Cocoa, the principal component of chocolate, is derived from the cacao tree. Cocoa and chocolate are rich in polyphenols, particularly flavonoids, exhibiting the highest concentrations of flavonoids (chiefly epicatechin, catechin, and procyanidins) among many commonly consumed foods. However, cocoa processing induces flavonoid losses of 60 percent or more.
A wide range of beneficial health effects are attributed to the consumption of cocoa and chocolate, and robust evidence suggests that cocoa flavonoids…
"Some of the beneficial effects of cocoa and chocolate may be related to their capacity to promote the production of nitric oxide, a potent endogenous vasodilator that plays an important role in blood pressure regulation." Click To Tweet
When adults with high blood pressure took cocoa flavonoid capsules (providing 862 milligrams of cocoa flavonoids) for eight consecutive days, their systolic blood pressure dropped by as much as 1.7 mmHg, and their pulse wave velocity decreased by as much as 0.14 m/s. The greatest effects occurred in the first three hours after consuming the cocoa, with the blood pressure dropping approximately 5 mmHg. Blood pressure dropped again at approximately eight hours after consuming the cocoa supplement, likely due to bacterial metabolism of the flavonoids in the gut.
Some of the beneficial effects of cocoa and chocolate may be related to their capacity to promote the production of nitric oxide, a potent endogenous vasodilator that plays an important role in blood pressure regulation. Cocoa and chocolate also contain anandamide, a cannabinoid compound that binds to receptors in the brain and alters brain activity and mood, and methylxanthine compounds, including theobromine and caffeine, which exert potent antioxidant activity and stimulant effects.
In a double-blind, randomized clinical trial involving 44 adults with peripheral artery disease (PAD), participants who drank a cocoa beverage daily for six months showed marked improvement in their walking performance, increasing their walking distance by nearly 43 meters immediately after consumption of the beverage and by nearly 18 meters 24 hours afterward. Biopsies of the participants' calf muscles revealed that cocoa improved mitochondrial function, blood flow, and capillary density, suggesting that cocoa shows promise as a therapeutic strategy for people who have PAD.
In a crossover intervention study involving healthy young males, participants consumed a cocoa beverage prepared with either high- or low-flavanol cocoa powder dissolved in water before taking a test that promoted mental stress. Participants' vascular function improved after consuming the high-flavanol beverage, enduring 90 minutes post-stressor.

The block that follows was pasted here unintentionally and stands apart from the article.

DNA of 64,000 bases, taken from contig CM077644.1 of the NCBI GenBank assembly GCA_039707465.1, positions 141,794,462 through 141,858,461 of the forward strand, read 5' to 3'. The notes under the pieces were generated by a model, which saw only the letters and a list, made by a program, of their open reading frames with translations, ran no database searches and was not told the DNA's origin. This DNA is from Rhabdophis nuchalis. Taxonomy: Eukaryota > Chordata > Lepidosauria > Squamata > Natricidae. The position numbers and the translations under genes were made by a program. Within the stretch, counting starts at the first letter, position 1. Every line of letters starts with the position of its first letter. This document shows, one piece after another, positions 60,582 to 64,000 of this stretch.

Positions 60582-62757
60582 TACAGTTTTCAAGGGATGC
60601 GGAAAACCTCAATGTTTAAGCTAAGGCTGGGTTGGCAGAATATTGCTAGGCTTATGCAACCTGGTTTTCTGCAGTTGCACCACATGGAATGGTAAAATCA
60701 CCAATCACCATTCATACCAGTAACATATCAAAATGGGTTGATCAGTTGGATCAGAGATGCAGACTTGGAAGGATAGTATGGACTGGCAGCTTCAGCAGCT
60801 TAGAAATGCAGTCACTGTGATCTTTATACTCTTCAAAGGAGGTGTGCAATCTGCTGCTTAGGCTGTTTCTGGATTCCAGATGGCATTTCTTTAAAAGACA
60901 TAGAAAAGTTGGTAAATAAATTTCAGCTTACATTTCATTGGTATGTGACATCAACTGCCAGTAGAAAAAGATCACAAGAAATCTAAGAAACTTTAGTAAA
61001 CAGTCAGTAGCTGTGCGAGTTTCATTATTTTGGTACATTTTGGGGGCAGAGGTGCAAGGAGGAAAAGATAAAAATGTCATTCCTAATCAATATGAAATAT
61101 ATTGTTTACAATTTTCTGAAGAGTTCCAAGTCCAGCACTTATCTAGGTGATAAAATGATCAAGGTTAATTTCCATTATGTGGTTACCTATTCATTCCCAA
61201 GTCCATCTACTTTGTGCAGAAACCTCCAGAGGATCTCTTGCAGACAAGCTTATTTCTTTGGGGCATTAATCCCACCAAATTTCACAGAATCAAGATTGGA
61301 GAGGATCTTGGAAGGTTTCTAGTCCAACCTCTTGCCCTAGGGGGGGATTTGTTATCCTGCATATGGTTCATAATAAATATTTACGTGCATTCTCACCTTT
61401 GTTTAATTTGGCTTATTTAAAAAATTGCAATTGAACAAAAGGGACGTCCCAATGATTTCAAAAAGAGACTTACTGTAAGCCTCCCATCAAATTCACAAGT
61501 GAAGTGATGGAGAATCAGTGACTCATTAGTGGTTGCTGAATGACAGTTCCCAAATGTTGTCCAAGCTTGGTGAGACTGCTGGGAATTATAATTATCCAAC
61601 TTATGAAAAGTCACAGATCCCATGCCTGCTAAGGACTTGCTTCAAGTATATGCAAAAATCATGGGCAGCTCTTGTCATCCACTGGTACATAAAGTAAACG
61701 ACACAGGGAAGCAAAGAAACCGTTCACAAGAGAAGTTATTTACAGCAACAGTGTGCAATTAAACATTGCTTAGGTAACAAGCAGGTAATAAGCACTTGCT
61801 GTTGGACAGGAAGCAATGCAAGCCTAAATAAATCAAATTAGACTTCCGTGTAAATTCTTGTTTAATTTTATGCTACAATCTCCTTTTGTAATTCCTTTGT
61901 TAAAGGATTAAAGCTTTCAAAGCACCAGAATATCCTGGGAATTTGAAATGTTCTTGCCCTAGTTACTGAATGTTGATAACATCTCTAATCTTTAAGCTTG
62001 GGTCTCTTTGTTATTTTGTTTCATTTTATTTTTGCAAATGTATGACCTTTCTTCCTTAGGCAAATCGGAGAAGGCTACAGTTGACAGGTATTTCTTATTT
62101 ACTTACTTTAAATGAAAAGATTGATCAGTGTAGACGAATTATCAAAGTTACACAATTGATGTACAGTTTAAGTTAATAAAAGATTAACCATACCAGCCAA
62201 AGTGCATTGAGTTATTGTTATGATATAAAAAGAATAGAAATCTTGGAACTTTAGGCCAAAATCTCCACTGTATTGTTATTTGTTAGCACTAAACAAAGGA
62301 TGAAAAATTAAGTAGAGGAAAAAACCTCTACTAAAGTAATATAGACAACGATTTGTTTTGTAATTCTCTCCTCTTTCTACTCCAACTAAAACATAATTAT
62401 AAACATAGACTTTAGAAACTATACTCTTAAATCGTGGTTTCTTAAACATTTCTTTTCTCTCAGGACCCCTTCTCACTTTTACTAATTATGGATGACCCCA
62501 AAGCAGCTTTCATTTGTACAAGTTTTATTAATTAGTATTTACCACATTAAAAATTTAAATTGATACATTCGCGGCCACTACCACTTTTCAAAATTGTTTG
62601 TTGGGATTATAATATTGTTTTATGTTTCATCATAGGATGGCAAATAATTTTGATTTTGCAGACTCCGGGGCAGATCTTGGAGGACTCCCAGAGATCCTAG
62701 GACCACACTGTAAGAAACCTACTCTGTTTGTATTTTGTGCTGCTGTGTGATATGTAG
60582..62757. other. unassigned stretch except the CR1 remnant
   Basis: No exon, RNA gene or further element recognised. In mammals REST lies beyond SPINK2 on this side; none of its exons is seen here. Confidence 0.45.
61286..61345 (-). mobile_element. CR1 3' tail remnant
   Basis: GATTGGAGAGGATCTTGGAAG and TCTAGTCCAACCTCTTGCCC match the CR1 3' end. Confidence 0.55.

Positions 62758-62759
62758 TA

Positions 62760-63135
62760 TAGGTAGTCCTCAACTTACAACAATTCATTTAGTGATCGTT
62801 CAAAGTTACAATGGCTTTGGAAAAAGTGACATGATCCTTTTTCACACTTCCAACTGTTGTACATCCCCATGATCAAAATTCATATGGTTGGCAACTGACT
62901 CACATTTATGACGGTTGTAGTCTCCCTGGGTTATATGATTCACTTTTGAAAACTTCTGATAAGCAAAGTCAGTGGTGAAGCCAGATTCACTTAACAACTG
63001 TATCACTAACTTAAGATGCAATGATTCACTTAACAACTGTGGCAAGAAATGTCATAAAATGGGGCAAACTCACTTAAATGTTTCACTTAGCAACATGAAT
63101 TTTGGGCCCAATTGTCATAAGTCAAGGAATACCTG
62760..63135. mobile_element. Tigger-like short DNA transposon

When healthy young adults consumed cacao that contained L-theanine, an amino acid found in tea and mushrooms, their diastolic and systolic pressures decreased by as much as 8 mmHg. In addition, their brain activity related to arousal increased, but brain activity related to brain deactivation decreased.
Q: Is the heavy metal content of certain chocolates cause for concern?
A: A 2022 Consumer Reports analysis of widely available cocoa and chocolate products revealed that most of the products tested contained quantities of heavy metals that exceed acceptable California Proposition 65 limits. However, heavy metal concentrations varied across brands, with some showing lesser or greater amounts.
Heavy metals are ubiquitous, naturally occurring elements in regularly consumed foods. High blood lead and cadmium levels are associated with lower intelligence in children and infertility in adults, as well as many other health concerns. Whether the quantity of heavy metals found in a serving of dark chocolate is cause for concern, especially for vulnerable groups like children and pregnant women, is unclear. Eliminating certain heavy metals from the body can be enhanced by lifestyle behaviors such as sauna use, which improves excretion through sweat.
Polyphenols - a broad family of bioactive plant compounds that exert a wide range of health effects in humans, including notable compounds like anthocyanins (found in berries), EGCG (epigallocatechin gallate, found in green tea), and many more.
Quercetin - a flavonol found in apples, onions, and other edible plants that exerts antioxidant, anti-inflammatory, and anti-aging properties across multiple organ systems.
Resveratrol - a polyphenolic compound found in red grapes, peanuts, and other edible plants that demonstrates beneficial cardiovascular effects.
Sulforaphane - a bioactive compound derived from some cruciferous vegetables that exerts potent antioxidant and anti-inflammatory properties and may be beneficial against a wide range of chronic and acute diseases.
Clips and episodes
Resveratrol, a polyphenol in grapes, mimics some of the effects of fasting (Mark Mattson interview)
Resveratrol's effects on the cardiovascular system (David Sinclair interview)